Saturday night, I watched the Netflix original Documentary ‘Chasing Coral’ for the first time. It chronicles the work of Richard Vevers, an underwater photographer, as he works with scientists to both understand the significance of the recent deterioration of coral reefs over the past four decades; but also how to best capture that process of life to death to better communicate the threat of extinction to a largely oblivious world public.
I personally found this documentary to be extraordinary and disturbing. Both in the incredible destruction caused to the coral reef globally thus far, as well as the logistics required to allow us, the viewer to witness what marine biologists have witnessed over and over again for decades in just a quick time lapse. What they’ve witnessed is death following coral bleaching – the white discoloration of coral as the animals remove photosynthetic algae they depend on for over 90% of their nutrients from their flesh and become transparent, showing their white bones. They later die of starvation.
As they go into some detail in ‘Chasing Coral’, temperatures in the ocean have been rising steadily. This is directly attributable to global warming, the main process of global climate change caused by the human output of carbon dioxide emissions. What many people do not realize is that a vast majority of climate change’s warming is occurring in Earth’s global oceans. Earth is an ocean planet. And unlike the the air and land, it takes a significant amount more heat energy to raise the temperature of water. With over 90% of the heat radiation being retained initially by our atmosphere is being put into Earth’s oceans, an increase of over 2 degree C (3.6 degrees F) for an enormous amount of water is incredible energy. And these spikes of 2 degree C heating above average beginning in the 1980s is what scientists discovered was the cause of coral bleaching when it was first observed in the early to mid-1980s. Since then multiple global bleaching events have taken place as the oceans have continued to warm.
‘Chasing Coral’ not only discusses the science of this process, but also shows the emotional toll taken on the scientists who have spent decades studying these beautiful animals and their structures, only to slowly witness their destruction. One older researcher basically says in reference to the dying Great Barrier Reef, “I’m ready to check out” in reference to not having to further witness “the whole ghastly mess” that is the death of such beautiful ecosystems. Depressing, but he reminds a younger researcher he speaks with that as long as they are alive they must continue to fight to protect and save what they love.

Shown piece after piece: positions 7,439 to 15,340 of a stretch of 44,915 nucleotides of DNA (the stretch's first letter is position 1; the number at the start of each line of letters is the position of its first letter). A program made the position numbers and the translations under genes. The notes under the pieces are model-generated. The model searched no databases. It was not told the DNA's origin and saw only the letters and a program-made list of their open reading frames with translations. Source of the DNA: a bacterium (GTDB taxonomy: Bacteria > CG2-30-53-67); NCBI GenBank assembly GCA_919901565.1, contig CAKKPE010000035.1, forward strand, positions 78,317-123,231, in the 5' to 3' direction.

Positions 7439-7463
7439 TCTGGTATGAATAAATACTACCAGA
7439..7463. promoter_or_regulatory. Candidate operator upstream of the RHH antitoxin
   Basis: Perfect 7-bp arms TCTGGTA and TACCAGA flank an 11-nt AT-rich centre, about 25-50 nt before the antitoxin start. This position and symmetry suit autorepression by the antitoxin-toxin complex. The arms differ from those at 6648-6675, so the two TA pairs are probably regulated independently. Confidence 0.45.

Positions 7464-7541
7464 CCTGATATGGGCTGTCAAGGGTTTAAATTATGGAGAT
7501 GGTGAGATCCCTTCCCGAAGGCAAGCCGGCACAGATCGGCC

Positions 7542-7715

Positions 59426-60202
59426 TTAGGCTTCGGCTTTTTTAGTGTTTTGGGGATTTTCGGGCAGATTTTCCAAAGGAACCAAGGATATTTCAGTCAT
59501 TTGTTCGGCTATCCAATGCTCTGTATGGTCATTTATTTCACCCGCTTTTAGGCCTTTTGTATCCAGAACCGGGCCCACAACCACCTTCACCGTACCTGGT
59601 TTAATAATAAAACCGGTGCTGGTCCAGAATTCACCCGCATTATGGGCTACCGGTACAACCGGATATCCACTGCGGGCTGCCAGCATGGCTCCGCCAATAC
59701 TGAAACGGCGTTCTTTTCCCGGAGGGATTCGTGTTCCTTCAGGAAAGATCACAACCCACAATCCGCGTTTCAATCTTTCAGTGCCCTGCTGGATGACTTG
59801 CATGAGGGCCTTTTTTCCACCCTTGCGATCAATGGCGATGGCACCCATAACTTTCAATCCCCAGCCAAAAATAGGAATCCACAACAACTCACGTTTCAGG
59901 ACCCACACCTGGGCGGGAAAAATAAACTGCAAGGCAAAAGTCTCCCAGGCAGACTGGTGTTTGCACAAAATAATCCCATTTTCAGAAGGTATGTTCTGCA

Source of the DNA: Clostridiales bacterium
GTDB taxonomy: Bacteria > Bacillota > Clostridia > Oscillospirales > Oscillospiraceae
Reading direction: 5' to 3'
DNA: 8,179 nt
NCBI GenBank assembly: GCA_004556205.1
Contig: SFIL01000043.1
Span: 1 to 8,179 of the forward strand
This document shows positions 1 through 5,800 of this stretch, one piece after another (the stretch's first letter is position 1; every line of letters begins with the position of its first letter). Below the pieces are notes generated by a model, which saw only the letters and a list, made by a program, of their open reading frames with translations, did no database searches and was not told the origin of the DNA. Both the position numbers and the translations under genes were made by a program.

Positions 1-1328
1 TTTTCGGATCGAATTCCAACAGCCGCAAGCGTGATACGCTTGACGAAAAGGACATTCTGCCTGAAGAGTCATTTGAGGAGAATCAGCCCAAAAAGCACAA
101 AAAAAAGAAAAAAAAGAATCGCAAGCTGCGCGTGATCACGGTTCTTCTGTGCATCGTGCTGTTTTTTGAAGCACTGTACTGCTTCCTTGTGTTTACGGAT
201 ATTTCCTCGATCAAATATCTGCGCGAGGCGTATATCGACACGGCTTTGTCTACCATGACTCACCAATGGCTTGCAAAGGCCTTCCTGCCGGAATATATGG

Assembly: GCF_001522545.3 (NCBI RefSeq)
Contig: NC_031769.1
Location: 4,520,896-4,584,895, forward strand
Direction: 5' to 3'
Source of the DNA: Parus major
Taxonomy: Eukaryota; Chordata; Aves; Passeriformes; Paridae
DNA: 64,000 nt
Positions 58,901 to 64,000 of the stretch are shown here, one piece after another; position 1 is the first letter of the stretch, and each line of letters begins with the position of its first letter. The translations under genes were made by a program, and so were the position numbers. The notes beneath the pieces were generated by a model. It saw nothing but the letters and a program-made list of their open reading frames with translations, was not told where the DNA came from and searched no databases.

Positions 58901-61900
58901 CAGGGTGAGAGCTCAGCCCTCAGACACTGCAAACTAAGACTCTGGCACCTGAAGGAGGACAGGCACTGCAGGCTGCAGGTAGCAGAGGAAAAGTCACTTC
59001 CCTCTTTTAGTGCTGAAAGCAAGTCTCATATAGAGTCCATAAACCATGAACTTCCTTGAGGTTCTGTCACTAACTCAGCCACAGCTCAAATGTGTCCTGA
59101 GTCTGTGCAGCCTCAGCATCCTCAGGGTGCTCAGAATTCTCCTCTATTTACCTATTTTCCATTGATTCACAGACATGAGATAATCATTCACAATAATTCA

If there’s only one nitpick, it’s that the documentary didn’t go into enough detail as to the dangers the rapid collapse of the coral reef ecosystems would have on humans. But it really is a nitpick as 1) there’s only so much one can explain in limited time and 2) the real purpose of this was to illustrate the immediate life to death of the coral reefs themselves. A visual presentation is always more captivating and powerful to the human mind ultimately…and what we are witness really is the first stage of the ecological disaster which will impact humans at the other end of the Tree of Life. The documentary does go into some discussion of the fact that a quarter of ocean life depend in some way on living coral reefs and hundreds of millions of people depend on the ecosystems connected to reefs around the world for food and economic resources. Near extinction of reefs over just the next 20-30 yrs on top of other climate change related stresses from the ocean and atmosphere would be devastating for both dependent societies as well as other species. There is a major reason for nations to be involved in slowing climate change.
I highly recommend this documentary to all willing to watch it. A great use of 90 minutes of your time. I think it’s very important for the general public and other scientists alike to see the effect of climate change on nature and understand how much power we as humans have over it. It’s a power we must be responsible for. The irony of being on top of the pedestal as the most powerful life-form on Earth is that we are one of the last to suffer when things go wrong because we are so powerful and resilient. But, if we are not responsible and are cavalier about how much our world can actually handle from our lack of responsibility and stupidity, we (and other life) will pay. Humans and other life already are. ‘Chasing Coral’ serves as a stark warning with a ray of hope at the end.
Biggest takeaways from ‘Chasing Coral’- Care about your world. Stay educated and inform others.